William Harrison (priest)

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William Harrison (18 April 1534 – 24 April 1593) was an English clergyman, whose Description of England was produced as part of the publishing venture of a group of London stationers who produced Raphael Holinshed's Chronicles (1577 and 1587). His contribution to Holinshed's work drew heavily on the earlier work of John Leland.


Early life and education[edit]

William Harrison was born in London, in the parish of St. Thomas the Apostle, to John and Anne Harrison. As a boy, Harrison attended St Paul's School and the Westminster School of Alexander Nowell. Raised in Protestant circles, Harrison entered Christ Church, Oxford and in 1560 was awarded his bachelor's degree. During the reign of Queen Mary I of England, Christ Church became a centre of Catholic support, and Harrison converted to Catholicism. Harrison claimed that he returned to Protestant belief before Mary's death in 1558 after hearing the words of Cranmer, Ridley, and Latimer, three Protestant martyrs burned at the stake in Oxford.


On 15 February 1559, prior to the award of his bachelor's degree at Oxford, Harrison was instituted as the rector of Radwinter in Essex, by the appointment of Lord Cobham, who owned the right,[1] and to whom he was also household chaplain. The living brought with it an income of £40 a year. Despite being well known to posterity for his description of England, at this time he had only travelled within a small compass in the south of England.[2]

Harrison married Marion Isebrand, the daughter of Flemish immigrants. Continuing his theological studies at Cambridge, Harrison took the degree of Bachelor of Divinity in 1571. In the same year he was instituted vicar of Wimbish in Essex.[3] Harrison also held positions at another two London parishes. Near the end of his life, Harrison received an appointment as a canon at St. George's Chapel at Windsor. Harrison was buried at Windsor following his death in 1593.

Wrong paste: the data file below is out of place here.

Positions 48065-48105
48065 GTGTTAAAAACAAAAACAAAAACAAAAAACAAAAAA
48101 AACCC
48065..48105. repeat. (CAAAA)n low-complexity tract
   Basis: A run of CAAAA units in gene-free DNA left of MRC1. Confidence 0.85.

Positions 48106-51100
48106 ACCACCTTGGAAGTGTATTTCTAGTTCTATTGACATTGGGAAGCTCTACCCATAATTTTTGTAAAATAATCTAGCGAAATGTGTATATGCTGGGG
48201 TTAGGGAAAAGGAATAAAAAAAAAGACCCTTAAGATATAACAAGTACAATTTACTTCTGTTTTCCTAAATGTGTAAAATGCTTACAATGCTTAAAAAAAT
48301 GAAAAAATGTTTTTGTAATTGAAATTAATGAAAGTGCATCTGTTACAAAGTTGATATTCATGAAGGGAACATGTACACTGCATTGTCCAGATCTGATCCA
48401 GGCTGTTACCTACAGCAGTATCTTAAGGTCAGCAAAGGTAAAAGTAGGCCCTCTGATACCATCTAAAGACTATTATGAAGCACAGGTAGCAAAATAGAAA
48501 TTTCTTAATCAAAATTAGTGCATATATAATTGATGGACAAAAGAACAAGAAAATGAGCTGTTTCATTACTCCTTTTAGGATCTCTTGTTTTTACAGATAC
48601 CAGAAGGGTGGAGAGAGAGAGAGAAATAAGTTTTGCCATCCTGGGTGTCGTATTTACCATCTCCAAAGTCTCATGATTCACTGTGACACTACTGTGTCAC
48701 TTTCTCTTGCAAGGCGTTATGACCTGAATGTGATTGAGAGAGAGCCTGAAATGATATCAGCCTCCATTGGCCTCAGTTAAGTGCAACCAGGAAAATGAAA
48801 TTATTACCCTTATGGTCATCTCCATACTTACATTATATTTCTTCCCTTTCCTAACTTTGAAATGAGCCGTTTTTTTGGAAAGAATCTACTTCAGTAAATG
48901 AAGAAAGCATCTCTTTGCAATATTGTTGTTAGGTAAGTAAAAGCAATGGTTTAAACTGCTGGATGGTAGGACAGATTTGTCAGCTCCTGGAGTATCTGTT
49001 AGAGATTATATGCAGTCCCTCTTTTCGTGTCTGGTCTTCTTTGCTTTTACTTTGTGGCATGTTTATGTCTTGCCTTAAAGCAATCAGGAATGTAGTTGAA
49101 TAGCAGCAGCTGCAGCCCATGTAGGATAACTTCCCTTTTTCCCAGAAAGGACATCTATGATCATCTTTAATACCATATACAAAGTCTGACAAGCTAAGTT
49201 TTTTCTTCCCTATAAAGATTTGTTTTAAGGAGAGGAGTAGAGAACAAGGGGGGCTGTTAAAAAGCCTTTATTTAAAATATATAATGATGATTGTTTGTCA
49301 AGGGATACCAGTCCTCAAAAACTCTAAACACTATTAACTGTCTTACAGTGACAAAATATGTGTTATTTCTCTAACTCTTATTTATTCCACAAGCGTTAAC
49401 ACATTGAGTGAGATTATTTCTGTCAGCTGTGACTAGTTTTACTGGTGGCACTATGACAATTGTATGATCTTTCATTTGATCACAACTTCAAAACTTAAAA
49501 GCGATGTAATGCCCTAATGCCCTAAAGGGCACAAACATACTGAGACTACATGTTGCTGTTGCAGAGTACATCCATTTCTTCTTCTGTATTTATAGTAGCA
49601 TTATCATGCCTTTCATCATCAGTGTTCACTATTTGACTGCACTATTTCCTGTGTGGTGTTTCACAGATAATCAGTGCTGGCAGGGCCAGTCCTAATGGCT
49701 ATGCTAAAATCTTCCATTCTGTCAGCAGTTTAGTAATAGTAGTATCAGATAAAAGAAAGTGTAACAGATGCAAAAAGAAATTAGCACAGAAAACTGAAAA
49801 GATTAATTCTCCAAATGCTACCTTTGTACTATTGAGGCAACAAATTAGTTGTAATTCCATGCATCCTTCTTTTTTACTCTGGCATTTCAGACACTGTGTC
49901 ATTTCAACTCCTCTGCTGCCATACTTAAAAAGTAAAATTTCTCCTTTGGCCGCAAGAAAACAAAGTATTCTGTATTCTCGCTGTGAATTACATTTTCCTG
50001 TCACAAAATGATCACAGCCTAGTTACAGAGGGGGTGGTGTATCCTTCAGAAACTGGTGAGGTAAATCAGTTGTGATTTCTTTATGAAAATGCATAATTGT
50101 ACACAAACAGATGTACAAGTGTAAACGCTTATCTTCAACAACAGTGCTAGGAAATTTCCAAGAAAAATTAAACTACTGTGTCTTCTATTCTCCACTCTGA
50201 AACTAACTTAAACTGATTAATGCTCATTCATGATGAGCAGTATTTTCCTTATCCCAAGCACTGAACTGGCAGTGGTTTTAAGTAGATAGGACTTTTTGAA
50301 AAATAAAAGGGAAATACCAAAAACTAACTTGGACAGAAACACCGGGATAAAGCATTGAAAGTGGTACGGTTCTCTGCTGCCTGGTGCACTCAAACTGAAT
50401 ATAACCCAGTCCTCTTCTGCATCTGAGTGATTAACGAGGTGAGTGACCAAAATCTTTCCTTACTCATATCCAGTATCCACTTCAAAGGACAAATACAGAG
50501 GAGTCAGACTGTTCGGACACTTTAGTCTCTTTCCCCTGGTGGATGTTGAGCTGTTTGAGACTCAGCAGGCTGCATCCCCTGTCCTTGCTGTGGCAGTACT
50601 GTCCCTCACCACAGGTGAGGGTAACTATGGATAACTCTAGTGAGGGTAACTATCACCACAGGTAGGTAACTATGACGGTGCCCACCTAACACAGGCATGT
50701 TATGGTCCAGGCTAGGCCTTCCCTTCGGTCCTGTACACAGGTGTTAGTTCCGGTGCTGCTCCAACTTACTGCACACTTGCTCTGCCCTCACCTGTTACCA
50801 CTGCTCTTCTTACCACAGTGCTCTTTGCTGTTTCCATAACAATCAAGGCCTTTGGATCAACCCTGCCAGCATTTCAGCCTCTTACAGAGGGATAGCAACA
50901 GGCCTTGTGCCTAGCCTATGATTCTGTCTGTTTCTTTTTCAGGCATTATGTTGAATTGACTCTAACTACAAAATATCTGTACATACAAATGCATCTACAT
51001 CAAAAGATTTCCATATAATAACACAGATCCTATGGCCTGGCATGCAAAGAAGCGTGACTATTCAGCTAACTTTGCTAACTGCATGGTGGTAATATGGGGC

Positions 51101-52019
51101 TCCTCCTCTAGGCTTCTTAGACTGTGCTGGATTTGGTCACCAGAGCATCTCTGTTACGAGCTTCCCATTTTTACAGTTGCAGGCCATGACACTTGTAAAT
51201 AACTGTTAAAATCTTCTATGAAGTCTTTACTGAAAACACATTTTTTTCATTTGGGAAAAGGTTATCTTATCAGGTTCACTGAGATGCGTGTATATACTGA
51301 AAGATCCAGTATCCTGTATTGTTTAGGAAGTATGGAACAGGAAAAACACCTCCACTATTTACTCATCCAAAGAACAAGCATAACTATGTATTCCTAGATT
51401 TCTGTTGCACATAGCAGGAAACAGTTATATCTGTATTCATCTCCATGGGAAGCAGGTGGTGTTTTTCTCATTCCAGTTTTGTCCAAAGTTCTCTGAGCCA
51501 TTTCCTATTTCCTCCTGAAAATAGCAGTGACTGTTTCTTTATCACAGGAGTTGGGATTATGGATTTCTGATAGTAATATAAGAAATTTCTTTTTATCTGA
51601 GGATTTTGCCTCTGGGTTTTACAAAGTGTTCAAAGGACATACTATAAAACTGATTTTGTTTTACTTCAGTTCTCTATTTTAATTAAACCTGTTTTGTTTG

Harrison is best known for his Description of England, first published in 1577 as part of Holinshed's Chronicles, and reissued in revised form in 1587. This work enumerated England's geographic, economic, social, religious and political features and represents an important source for historians interested in life in Elizabethan England. He gathered his facts from books, letters, maps, the notes of John Leland, and conversations with antiquaries and local historians like his friends John Stow and William Camden. He also used his own observation, experience and wit, and wrote in a conversational tone without pedantry, which has made the work a classic.[4] The result is a compendium of Elizabethan England during the youth of William Shakespeare. "No work of the time contains so vivid and picturesque a sketch," was the assessment of The Cambridge History of English and American Literature.[5]

Harrison also wrote a number of unpublished manuscripts, including The Great English Chronologie. This work traced fortunes of the Christian church in history, stretching from creation to his own time. In the Chronologie, Harrison revealed his sympathy with the Calvinist perspective of those seeking to reform the Church of England. At the same time, Harrison also indicated his distrust of the political intentions of England's Puritans and his ultimate loyalty to England's ecclesiastical authorities.


  1. ^ GL, 9531/12 (Episcopal Register)
  2. ^ "Untill nowe of late," he wrote to his patron "except it were from the parish where I dwell, unto your Honour in Kent; or out of London where I was borne, unto Oxford and Cambridge where I have bene brought up, I never travelled 40 miles foorthright and at one journey in all my life." (Quoted in The Cambridge History of English and American Literature, Vol. III. "Renascence and Reformation", XV. Chroniclers and Antiquaries. 3. Harrison’s Description of England
  3. ^ GL, 9531/13 (Register)
  4. ^ Harrison's Description of England found a place among the Harvard Classics, (Vol. 35, Part 3), the "Harvard five-foot shelf".
  5. ^ The Cambridge History of English and American Literature, eo. loc.

Further reading[edit]

  • Parry, G. J. R. (1987). A Protestant Vision: William Harrison and the Reformation of Elizabethan England. Cambridge: Cambridge University Press. ISBN 0521329973.

External links[edit]